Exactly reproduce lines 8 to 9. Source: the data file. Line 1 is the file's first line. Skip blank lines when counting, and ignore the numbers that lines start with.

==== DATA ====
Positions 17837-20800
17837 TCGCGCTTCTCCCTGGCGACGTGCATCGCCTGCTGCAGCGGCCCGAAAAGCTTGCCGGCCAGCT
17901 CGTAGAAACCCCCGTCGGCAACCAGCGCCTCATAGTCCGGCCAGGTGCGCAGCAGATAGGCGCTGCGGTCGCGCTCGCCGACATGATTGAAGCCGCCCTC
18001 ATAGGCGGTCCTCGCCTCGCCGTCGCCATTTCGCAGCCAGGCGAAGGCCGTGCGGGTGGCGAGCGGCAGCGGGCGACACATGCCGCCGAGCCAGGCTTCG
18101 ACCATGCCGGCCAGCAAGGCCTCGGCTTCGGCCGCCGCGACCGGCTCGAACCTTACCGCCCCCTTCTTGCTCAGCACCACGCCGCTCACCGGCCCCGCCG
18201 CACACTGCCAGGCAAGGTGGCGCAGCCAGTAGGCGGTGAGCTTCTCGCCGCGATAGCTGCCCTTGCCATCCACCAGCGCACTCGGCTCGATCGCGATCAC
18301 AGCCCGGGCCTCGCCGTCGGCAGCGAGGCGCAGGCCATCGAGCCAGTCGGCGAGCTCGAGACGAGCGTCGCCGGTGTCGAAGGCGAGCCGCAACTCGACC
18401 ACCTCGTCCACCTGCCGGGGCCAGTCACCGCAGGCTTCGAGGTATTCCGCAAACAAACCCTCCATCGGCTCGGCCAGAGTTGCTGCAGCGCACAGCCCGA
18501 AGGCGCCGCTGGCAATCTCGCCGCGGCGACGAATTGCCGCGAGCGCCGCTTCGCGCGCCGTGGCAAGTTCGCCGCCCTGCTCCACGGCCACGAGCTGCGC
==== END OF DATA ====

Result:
18401 ACCTCGTCCACCTGCCGGGGCCAGTCACCGCAGGCTTCGAGGTATTCCGCAAACAAACCCTCCATCGGCTCGGCCAGAGTTGCTGCAGCGCACAGCCCGA
18501 AGGCGCCGCTGGCAATCTCGCCGCGGCGACGAATTGCCGCGAGCGCCGCTTCGCGCGCCGTGGCAAGTTCGCCGCCCTGCTCCACGGCCACGAGCTGCGC